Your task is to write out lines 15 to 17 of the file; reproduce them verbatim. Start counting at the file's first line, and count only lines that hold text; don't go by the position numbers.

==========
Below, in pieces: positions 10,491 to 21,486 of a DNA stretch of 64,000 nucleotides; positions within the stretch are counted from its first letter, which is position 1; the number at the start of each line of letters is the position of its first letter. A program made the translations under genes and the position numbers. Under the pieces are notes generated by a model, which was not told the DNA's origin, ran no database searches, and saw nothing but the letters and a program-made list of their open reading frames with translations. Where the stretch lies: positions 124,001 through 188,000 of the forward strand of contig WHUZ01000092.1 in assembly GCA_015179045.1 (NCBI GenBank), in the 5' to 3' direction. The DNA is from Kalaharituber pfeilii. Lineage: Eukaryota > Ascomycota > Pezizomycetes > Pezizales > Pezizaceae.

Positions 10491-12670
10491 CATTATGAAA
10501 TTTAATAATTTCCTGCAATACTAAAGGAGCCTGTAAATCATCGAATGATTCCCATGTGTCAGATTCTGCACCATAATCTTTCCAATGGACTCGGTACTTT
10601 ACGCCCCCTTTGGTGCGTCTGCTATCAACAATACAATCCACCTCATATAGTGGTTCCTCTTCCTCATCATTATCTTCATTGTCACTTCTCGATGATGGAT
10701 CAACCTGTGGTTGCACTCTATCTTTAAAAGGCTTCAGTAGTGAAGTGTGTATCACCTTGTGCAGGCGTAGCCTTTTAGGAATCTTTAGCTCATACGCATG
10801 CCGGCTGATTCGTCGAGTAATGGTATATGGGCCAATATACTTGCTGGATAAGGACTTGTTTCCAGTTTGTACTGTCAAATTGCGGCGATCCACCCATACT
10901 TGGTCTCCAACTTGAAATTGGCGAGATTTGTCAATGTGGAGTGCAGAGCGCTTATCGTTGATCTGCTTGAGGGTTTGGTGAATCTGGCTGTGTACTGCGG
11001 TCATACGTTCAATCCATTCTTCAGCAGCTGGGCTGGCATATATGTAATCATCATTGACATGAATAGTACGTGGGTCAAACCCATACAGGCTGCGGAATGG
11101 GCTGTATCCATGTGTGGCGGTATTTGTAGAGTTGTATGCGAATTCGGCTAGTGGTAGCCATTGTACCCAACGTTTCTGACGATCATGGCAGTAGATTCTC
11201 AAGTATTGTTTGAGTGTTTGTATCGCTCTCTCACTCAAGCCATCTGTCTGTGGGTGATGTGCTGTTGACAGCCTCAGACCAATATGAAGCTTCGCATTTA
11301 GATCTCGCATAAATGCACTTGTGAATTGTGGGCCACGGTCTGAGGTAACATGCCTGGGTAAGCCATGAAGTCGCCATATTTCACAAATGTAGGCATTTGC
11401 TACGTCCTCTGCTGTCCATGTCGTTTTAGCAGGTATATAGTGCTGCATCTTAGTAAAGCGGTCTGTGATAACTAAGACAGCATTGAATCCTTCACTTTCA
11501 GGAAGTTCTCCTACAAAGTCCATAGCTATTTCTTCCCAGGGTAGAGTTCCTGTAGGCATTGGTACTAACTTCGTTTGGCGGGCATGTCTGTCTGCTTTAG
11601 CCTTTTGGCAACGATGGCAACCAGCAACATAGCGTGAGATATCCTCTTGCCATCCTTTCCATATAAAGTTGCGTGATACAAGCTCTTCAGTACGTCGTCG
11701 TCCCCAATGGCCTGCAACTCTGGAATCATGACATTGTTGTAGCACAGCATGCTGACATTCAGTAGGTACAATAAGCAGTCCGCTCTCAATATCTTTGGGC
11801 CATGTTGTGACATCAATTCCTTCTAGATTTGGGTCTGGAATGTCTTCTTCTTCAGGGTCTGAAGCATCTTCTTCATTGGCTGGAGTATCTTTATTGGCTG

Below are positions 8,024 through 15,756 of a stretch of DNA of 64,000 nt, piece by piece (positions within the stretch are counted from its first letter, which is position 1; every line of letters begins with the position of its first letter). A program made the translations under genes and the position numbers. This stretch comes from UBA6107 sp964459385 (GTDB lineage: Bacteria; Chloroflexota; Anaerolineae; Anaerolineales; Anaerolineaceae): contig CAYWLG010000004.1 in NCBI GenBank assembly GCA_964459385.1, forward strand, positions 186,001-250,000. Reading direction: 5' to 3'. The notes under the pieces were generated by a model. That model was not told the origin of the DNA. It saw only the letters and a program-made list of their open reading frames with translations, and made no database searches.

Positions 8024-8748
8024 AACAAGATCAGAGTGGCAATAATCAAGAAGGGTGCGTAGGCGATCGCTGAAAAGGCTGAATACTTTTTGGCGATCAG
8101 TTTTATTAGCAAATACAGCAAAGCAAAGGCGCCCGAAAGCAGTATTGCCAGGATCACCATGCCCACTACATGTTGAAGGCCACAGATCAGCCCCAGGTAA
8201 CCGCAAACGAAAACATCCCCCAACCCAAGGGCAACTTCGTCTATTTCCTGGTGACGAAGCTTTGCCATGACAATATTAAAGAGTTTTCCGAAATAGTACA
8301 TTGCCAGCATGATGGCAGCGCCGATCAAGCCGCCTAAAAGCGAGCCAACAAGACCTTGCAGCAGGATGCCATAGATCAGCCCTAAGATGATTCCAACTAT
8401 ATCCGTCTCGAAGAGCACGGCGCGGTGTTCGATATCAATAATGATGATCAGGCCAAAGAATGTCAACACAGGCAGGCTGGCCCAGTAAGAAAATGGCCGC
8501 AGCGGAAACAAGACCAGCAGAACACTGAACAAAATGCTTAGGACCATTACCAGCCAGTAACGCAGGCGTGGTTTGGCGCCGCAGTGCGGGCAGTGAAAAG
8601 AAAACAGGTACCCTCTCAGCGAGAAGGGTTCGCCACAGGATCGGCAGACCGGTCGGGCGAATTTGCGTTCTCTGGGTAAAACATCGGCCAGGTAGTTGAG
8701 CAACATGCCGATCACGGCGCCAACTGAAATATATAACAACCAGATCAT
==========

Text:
11601 CCTTTTGGCAACGATGGCAACCAGCAACATAGCGTGAGATATCCTCTTGCCATCCTTTCCATATAAAGTTGCGTGATACAAGCTCTTCAGTACGTCGTCG
11701 TCCCCAATGGCCTGCAACTCTGGAATCATGACATTGTTGTAGCACAGCATGCTGACATTCAGTAGGTACAATAAGCAGTCCGCTCTCAATATCTTTGGGC
11801 CATGTTGTGACATCAATTCCTTCTAGATTTGGGTCTGGAATGTCTTCTTCTTCAGGGTCTGAAGCATCTTCTTCATTGGCTGGAGTATCTTTATTGGCTG